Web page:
DAVID Cameron has issued a direct challenge to the SNP Government to "stop talking and start acting" on Holyrood's extra powers as he set out his administration's legislative programme.


Amid the pomp and ceremony of the state opening of Parliament, the Prime Minister said the 26 new Bills - including ones to facilitate an in/out EU referendum and to give Scotland more tax powers - offered a golden opportunity to renew Britain.

It was "a Queen's Speech for working people from a One Nation Government that will bring our country together", Mr Cameron said.

But interim Labour leader Harriet Harman warned that Britain faced a "fragile future" under the Tories and claimed the Government's agenda was "unravelling" even before the Queen had arrived at Westminster after Mr Cameron omitted an expected Bill to scrap the Human Rights Act and introduce a British Bill of Rights.

The PM, setting out the first majority Conservative programme since 1996, declined to say whether he had faced opposition from his own MPs to the repeal of the Act but made clear he would take action before the end of the Parliament, insisting: "Be in no doubt, we will be...legislating on this issue."

Faced with 56 SNP MPs, all wearing the white rose of Scotland, the Tory leader said he welcomed the chance to take on the Nationalists, whose policies, he claimed, had faced little scrutiny so far. The Scotland Bill will implement the Smith Commission proposals, giving Holyrood responsibility to raise about 40 per cent of Scotland's taxes.

"Devolution is not just about getting new powers, it's also about the responsibility of how those powers are used," declared Mr Cameron.

"I would say to the SNP - if you're not happy with decisions made here in Westminster, if you want more taxes, more spending and more borrowing, you can now introduce those measures in Scotland. It's time for you to stop talking and start acting," he said to Tory cheers.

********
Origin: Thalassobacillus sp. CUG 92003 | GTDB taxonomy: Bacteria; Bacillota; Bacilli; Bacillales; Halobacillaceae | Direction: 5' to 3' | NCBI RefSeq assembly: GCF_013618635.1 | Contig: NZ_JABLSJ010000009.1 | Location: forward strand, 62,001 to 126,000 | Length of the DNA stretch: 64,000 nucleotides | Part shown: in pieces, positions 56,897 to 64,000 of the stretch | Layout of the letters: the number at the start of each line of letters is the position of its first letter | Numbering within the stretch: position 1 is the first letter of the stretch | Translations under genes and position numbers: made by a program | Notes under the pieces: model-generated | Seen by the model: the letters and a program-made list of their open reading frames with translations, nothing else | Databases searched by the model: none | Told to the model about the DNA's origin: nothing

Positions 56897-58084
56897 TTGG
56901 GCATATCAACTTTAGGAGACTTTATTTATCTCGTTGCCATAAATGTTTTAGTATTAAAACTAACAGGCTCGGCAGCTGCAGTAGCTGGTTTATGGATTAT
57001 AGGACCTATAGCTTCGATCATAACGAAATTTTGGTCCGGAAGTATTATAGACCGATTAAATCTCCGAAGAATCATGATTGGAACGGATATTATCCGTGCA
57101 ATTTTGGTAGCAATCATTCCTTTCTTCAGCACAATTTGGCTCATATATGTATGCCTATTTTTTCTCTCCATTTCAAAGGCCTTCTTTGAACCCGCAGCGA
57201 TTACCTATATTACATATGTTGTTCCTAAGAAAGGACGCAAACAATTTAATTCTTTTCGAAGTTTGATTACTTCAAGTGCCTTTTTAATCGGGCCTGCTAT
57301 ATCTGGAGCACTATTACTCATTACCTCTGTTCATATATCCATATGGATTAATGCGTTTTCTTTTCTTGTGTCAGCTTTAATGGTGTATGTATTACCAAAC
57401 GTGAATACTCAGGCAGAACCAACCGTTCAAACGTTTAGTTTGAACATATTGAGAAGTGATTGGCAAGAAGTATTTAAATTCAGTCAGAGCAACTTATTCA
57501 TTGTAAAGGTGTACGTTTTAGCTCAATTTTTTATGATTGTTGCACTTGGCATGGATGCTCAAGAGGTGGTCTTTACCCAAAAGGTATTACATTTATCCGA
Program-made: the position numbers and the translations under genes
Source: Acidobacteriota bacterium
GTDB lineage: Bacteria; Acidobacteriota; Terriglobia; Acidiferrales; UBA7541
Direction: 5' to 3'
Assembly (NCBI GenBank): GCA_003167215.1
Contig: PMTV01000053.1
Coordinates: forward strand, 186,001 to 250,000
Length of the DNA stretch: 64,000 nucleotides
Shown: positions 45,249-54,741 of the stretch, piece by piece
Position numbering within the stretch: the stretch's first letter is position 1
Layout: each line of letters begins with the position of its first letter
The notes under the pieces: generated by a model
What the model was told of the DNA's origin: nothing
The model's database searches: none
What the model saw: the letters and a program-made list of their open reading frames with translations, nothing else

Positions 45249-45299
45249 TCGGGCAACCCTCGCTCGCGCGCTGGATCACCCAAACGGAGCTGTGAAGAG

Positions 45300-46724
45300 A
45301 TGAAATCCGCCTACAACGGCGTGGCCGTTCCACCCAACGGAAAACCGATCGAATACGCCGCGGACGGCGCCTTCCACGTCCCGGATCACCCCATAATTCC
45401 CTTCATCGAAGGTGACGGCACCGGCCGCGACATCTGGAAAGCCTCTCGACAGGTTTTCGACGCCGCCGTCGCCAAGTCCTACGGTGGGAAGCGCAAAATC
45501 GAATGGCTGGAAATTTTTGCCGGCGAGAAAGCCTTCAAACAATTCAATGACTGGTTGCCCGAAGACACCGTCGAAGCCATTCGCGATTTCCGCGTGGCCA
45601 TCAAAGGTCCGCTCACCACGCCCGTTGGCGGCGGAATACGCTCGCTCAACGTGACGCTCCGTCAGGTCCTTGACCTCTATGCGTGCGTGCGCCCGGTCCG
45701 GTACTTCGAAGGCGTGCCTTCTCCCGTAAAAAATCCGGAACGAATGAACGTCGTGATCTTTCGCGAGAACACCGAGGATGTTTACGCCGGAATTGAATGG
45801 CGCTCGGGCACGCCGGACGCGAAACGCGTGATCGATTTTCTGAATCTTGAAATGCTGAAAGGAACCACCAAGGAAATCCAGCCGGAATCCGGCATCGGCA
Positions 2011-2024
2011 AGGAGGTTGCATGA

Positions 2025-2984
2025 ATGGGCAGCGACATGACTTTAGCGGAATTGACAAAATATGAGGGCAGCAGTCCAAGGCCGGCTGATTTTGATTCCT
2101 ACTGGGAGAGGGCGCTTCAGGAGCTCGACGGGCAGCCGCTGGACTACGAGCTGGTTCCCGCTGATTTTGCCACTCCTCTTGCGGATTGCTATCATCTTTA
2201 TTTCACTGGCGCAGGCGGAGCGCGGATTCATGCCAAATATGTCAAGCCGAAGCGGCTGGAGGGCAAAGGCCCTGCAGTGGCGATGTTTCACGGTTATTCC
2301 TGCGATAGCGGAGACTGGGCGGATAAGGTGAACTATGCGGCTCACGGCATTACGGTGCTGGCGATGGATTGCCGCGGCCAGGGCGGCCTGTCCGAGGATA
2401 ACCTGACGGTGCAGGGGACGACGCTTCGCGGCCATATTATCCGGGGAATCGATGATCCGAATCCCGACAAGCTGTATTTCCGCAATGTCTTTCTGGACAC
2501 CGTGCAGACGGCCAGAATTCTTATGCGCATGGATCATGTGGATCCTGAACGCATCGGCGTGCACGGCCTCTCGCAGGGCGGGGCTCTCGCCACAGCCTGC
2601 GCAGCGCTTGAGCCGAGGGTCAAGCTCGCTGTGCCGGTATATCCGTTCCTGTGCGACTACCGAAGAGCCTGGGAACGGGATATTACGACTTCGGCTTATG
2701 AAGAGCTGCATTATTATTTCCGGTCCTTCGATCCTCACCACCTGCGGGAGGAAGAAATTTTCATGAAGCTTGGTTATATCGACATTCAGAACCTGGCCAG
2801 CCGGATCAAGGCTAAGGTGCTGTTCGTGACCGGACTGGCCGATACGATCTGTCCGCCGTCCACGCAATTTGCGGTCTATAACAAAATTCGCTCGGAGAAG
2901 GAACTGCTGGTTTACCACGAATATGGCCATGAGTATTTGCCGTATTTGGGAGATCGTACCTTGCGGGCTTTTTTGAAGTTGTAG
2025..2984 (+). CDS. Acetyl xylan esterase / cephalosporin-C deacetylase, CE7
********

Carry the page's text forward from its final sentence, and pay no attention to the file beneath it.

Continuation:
The PM also decried the SNP proposal for full fiscal autonomy, saying it would mean almost £10 billion in higher taxes or in extra cuts; equivalent to £5,000 per Scottish household.

He said it was ironic that the party which claimed to represent Scotland "advocated a worse deal for Scotland than the rest of us do".

"People who want the best for every nation of our United Kingdom should fight for a Union with solidarity at its heart," he said.

Angus Robertson, the SNP leader, made clear his party would "present a constructive but tough opposition".

The problem with the Queen's Speech, he argued, was that it did not recognise Scotland's complete rejection of the Tory agenda.

"Instead, we are to be led by the Tories' wrong priorities. At a time when people are suffering from the impact of austerity, the Tories are focused on the wrong issues.

"On the vow given to the people of Scotland, we will judge the Scotland Bill on its content. The legislation that is introduced must live up to the Smith Commission in full; anything less would be a breach of faith," he added.

At one point, Speaker John Bercow had to intervene to reprimand gently SNP MPs who applauded Mr Robertson, pointing out it was the Commons long-standing convention not to clap.

Elsewhere, Nicola Sturgeon also stressed that the Queen's Speech did not recognise the election result.

"The massively changed political circumstances in Scotland provide a mandate for substantial further powers beyond those recommended by the Smith process and we will continue to make a strong case to the UK Government for those powers to be delivered," said the First Minister.

During Commons exchanges, Ms Harman urged Mr Cameron to "break his habit of divisiveness" and chided him for so shamefully setting the English against the Scots during the General Election campaign.

"No party, especially one that claims to be one nation, should set the interests of a family in Gloucester against the interests of a family in Glasgow," she said.

In a separate development, the Speaker said he would take "appropriate advice" after Alex Salmond, on a point of order, raised the Government's plan for English Votes for English Laws, which would restrict the voting rights of Scottish MPs.

Rather than introduce the change in a Bill, Mr Cameron wants to do so by simply amending Commons rules of procedure.

The former FM suggested such a fundamental breach of principle that all MPs were equal needed to be investigated since, if it were allowed, any majority government could "change the voting rights of any member without so much as a by your leave".

While Tory backbencher Jacob Rees-Mogg argued there was precedent for MPs' voting rights being restricted, Mr Bercow said Mr Salmond had raised a legitimate point and he would look into it.